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FILE - In this July 3, 2014 file photo, former Illinois Gov. George Ryan speaks at his home in Kankakee, Ill. The trial of an ex-University of Illinois grad charged with killing a Chinese scholar is the first federal death-penalty trial in Illinois since it abolished the death penalty and some activists aren't happy about it. Former Gov. George Ryan, who took the first step toward abolishing the state's death penalty by placing a moratorium on executions in Illinois in 2000, a year after the state's last execution, said the federal decision to hold a death penalty trial there subverted the will of the majority of the residents. The trial in which openings are set for Wednesday, June 12, highlights the rarity of such cases. (AP Photo/M. Spencer Green, File)
June 10, 2019 - 5:30 pm
CHICAGO (AP) — A perplexed prospective juror at the trial of a former graduate student charged with kidnapping and killing a University of Illinois scholar from China said during jury selection last week that she didn't understand how a conviction could carry the death penalty in Illinois when the...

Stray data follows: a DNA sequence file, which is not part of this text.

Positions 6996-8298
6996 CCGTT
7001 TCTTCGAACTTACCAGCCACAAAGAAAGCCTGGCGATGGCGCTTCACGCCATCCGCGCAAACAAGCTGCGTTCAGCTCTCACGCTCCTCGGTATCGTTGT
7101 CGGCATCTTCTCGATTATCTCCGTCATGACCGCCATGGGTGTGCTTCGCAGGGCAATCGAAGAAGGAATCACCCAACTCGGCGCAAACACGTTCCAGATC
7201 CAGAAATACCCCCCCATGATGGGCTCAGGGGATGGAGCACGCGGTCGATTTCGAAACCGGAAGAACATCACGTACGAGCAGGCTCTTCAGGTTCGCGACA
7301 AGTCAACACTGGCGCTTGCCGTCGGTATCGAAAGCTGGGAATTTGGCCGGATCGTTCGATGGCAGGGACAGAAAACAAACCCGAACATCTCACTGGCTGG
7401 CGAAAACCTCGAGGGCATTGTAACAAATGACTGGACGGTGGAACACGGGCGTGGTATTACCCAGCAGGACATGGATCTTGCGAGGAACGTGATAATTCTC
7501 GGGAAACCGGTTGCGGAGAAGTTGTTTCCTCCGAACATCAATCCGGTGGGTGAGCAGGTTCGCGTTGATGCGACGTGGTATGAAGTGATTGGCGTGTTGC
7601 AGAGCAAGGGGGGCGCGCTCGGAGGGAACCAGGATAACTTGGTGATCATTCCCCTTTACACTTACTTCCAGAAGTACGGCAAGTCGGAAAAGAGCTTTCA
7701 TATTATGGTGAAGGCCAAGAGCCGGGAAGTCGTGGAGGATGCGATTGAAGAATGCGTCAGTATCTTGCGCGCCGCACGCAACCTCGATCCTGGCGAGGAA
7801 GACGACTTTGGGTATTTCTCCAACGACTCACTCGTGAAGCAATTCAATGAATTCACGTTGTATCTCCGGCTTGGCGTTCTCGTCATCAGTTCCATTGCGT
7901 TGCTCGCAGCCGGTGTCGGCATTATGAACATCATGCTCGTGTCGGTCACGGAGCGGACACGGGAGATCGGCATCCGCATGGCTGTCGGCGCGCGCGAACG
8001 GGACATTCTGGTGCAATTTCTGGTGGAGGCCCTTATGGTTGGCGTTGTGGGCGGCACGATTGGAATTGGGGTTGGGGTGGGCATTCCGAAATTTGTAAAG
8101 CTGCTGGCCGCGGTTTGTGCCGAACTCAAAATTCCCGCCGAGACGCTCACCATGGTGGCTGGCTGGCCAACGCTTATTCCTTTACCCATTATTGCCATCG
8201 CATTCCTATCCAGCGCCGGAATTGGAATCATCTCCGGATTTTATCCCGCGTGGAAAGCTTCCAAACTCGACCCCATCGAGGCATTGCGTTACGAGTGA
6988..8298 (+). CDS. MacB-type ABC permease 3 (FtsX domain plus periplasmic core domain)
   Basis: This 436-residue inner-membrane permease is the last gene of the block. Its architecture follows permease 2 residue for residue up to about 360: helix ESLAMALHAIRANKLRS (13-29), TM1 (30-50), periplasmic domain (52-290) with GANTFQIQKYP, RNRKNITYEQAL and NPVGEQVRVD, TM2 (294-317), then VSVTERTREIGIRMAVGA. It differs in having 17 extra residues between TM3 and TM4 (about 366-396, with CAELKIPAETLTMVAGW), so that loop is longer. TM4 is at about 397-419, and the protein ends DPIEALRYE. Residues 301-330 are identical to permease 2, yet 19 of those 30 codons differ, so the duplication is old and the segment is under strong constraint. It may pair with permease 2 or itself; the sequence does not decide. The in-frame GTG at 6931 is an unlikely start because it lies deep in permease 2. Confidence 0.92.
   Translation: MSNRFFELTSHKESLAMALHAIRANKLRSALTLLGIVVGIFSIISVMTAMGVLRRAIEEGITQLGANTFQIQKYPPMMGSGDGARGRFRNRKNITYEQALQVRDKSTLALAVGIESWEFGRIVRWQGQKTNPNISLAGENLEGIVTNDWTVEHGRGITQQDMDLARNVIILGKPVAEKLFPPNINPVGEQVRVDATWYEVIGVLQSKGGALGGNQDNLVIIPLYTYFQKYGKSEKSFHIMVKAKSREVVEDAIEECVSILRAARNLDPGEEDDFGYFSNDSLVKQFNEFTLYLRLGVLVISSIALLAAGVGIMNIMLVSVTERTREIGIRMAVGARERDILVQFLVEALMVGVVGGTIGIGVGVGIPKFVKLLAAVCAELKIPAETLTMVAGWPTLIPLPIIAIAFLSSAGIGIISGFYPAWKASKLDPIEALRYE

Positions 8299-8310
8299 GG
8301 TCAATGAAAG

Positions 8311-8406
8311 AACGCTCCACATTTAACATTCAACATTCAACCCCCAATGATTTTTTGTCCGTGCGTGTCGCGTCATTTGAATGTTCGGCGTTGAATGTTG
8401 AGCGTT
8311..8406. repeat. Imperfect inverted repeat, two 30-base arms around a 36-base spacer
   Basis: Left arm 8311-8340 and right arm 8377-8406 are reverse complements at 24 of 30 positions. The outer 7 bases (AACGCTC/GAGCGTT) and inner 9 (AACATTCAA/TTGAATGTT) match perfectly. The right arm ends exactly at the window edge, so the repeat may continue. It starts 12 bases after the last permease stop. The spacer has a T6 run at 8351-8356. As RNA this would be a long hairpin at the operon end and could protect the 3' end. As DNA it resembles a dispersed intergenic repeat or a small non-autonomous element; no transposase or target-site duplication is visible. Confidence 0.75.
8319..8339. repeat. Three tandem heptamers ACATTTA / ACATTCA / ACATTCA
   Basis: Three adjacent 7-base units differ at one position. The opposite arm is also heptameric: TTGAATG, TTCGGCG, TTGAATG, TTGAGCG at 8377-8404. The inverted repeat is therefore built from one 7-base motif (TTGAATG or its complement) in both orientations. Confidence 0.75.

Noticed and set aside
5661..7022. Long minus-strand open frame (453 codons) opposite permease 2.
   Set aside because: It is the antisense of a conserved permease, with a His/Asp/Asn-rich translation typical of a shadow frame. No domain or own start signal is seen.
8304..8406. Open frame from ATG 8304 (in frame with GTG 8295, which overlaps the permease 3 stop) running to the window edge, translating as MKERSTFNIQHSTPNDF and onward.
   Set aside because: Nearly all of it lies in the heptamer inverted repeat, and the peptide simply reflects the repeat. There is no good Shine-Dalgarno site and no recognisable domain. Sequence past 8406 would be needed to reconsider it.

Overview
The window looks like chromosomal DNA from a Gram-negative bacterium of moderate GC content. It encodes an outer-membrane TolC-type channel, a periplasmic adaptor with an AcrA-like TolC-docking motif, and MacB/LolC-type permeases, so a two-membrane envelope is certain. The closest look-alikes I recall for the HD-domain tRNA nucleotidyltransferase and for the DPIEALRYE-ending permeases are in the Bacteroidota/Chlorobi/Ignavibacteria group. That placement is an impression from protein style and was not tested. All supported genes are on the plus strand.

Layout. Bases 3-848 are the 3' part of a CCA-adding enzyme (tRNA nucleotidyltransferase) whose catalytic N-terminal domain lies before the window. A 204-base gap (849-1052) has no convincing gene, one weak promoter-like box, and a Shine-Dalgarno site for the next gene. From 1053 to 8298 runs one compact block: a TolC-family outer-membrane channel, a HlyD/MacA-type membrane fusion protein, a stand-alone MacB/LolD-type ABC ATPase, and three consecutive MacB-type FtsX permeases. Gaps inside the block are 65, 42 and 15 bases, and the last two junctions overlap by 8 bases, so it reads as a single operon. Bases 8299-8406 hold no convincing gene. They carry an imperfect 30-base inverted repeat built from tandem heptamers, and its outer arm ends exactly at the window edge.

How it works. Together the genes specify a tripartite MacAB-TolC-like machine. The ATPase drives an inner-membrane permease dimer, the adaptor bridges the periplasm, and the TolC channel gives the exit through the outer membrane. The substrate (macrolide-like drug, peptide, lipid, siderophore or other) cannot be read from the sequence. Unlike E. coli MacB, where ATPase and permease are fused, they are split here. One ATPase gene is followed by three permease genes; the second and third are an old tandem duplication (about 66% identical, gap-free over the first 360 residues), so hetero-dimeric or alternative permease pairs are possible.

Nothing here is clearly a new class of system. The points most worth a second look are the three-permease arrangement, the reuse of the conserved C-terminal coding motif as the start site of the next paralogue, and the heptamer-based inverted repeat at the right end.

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Country music star Brad Paisley operates a backhoe as he breaks ground for The Store, a free grocery store for people in need, Wednesday, April 3, 2019, in Nashville, Tenn. (AP Photo/Mark Humphrey)
April 03, 2019 - 7:37 pm
NASHVILLE, Tenn. (AP) — Country star Brad Paisley took the controls of a backhoe to dig up the first pile of dirt in the space that will become a free grocery store to support needy families in Nashville, Tennessee. Paisley donned a cowboy hat-shaped construction helmet for part of Wednesday's...